I used to know an artist who sold fairly large canvasses. He would take a deposit and the customer’s address, and arrange a date for free delivery. The customer would then have had time to visit the cashpoint and he would be paid the balance at their house.

(Grimm Exhibition) #10

Could you reserve it for them, they pay via your site but you offer them free P+P. Itl be a secure and easy way of payment for you, but they get the free P+P as a kind gesture.
Does the venue have a rad reader? I sold at a garden centre and they were happy to take card payments then give us the cash.

(Stitchcity) #11

Well this is all very useful stuff, thanks everyone :slight_smile:
I don’t drive so delivering an item personally after the event is not really an option but I like the idea of offering free shipping as an incentive for paying online. Lots to think about!

That izettle reader sounds so great! How annoying that they don’t work with windows phones though, I shall have to have a think about a way around that, perhaps I could swap phones with my partner for the duration of the market (he has an iphone)

(Sasha Garrett) #12

Something else to think about if you get them to buy via your folksy shop whilst at a craft fair you will end up paying the folksy commission (6%+ vat) as well as the paypal commission (3.5% +20p) rather than just the card processing fees (for izettle that is 2.75%). On a £100 item the folksy commission would be £7.20 so you would need to think about how many sales you would need to make by that method for it to have cost you as much as getting the card reader and a phone to use it with. You would also need to make sure that every item was listed in your shop before going to the fair (I know that I sell much more at fairs so tend to take items to fairs first and then if they don’t sell list them here).

(Helen Smith) #13

I don’t know if it has changed with the advent of paypal here but the Paypal t&cs used to say that it was not for use in face to face transactions. How they’d know I don’t know but maybe something else to bear in mind.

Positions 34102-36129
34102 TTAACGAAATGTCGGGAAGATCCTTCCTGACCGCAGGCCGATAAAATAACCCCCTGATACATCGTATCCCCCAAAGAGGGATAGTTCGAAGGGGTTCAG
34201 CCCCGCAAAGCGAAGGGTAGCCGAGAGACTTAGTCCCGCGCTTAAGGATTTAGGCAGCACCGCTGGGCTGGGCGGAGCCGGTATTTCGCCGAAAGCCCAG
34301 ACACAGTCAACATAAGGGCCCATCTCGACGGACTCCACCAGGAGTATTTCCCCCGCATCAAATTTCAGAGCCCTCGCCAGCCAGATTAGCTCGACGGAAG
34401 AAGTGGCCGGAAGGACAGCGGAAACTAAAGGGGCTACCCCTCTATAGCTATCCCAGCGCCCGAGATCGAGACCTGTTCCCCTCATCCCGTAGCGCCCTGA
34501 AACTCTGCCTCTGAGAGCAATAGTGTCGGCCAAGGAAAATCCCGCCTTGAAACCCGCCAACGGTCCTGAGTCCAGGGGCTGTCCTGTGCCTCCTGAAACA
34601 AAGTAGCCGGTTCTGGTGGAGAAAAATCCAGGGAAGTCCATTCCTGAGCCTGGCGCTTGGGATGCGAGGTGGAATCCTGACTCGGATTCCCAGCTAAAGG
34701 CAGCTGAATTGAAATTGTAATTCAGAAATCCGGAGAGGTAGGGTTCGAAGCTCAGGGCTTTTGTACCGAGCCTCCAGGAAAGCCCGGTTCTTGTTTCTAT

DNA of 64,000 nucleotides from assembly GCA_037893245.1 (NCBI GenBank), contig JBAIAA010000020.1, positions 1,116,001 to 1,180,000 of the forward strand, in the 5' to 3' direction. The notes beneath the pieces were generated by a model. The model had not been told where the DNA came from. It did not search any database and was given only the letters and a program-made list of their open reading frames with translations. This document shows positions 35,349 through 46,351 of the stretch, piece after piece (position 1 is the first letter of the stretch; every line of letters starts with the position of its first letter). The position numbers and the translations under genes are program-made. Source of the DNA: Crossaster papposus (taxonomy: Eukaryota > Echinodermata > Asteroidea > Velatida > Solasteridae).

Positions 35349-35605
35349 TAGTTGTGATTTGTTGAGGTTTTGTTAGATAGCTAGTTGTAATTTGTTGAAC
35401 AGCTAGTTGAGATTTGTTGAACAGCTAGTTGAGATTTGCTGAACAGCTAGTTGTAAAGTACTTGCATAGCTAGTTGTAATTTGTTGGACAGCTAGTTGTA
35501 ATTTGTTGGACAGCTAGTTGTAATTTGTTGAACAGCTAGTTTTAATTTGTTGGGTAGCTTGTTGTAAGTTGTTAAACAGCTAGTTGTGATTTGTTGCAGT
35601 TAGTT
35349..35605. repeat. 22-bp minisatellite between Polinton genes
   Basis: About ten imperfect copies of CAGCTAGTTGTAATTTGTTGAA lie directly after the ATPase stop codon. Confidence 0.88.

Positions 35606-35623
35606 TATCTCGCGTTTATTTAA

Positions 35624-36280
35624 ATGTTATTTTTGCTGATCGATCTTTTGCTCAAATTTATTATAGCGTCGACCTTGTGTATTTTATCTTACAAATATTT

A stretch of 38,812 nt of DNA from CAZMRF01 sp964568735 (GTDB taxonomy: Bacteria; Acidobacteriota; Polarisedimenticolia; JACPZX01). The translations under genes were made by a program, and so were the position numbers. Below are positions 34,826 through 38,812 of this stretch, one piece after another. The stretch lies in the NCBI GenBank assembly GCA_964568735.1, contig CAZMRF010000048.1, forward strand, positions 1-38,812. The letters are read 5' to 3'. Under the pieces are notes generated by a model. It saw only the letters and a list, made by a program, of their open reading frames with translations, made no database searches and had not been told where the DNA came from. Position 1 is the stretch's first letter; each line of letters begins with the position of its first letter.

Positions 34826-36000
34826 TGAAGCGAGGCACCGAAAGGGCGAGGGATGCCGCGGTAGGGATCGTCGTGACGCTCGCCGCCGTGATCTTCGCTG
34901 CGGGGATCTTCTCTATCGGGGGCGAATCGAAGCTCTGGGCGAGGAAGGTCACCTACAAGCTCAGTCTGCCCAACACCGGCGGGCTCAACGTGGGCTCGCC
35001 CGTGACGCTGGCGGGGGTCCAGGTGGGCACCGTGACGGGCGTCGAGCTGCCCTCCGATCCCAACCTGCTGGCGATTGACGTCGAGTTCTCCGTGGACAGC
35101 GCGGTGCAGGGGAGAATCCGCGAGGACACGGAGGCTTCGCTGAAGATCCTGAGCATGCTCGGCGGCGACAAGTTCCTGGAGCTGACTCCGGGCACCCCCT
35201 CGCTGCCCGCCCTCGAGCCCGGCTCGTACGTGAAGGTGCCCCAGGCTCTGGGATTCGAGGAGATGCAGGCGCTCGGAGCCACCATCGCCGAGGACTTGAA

1 Like
(Susannah Ayre) #14

Probably because they couldn’t score for even more £ through a transaction whereby a card machine is used? And it would mean businesses could avoid even more charges by saying it’s to pay a friend? Just my cynical attitude to large businesses maybe. Haha

(Helen Smith) #15

Sorry, I wasn’t clear there, what I meant was using paypal via a laptop the way we do on Folksy wasn’t allowed for face to face transactions, obviously the paypal card reader and paypal here app is allowed! And of course it may have changed now.

(Grimm Exhibition) #16

How about giving them your paypal address so they can pay you direct, then you wont need to pay Folksy fees (sorry Folksy) and still offer free P+P.

(Valerie Bryden) #17

Hi everyone, I found this post interesting because I am doing a table top sale at work and I have never done one before.
I had thought about taking some of my more expensive pieces with me to sell, but like Stitch City, thought people wouldn’t have that kind of money on them.

I would appreciate any useful advice from anyone who has had some experience, as I have been told that if it is successful, that it might become a regular thing.

(Deborah Jones) #18

If there is a cash point machine near your work place that can be an instant easy solution, alternatively if people know in advance they can bring their cheque books or reserve the items and pay you the next day.

If you have a smart phone it is relatively cheap to buy a card reader , but I would think it would be worth testing the water first, before going down that route.
If you have a computer at work you can always take paypal payments by invoicing them and them paying instantly.

(Karen Nelson) #19

I find a lot of people use craft fairs just to view products, so if you have plenty of business cards, you may find someone that likes your work will contact you later. The trouble with a Xmas fair is that a lot of people have already spent up, so are just coming for a wander. You could also take an album with photos of your more expensive pieces, so people can at least see what else you do. That way there would be no potential damage to your expensive pieces but you are still getting your products viewed.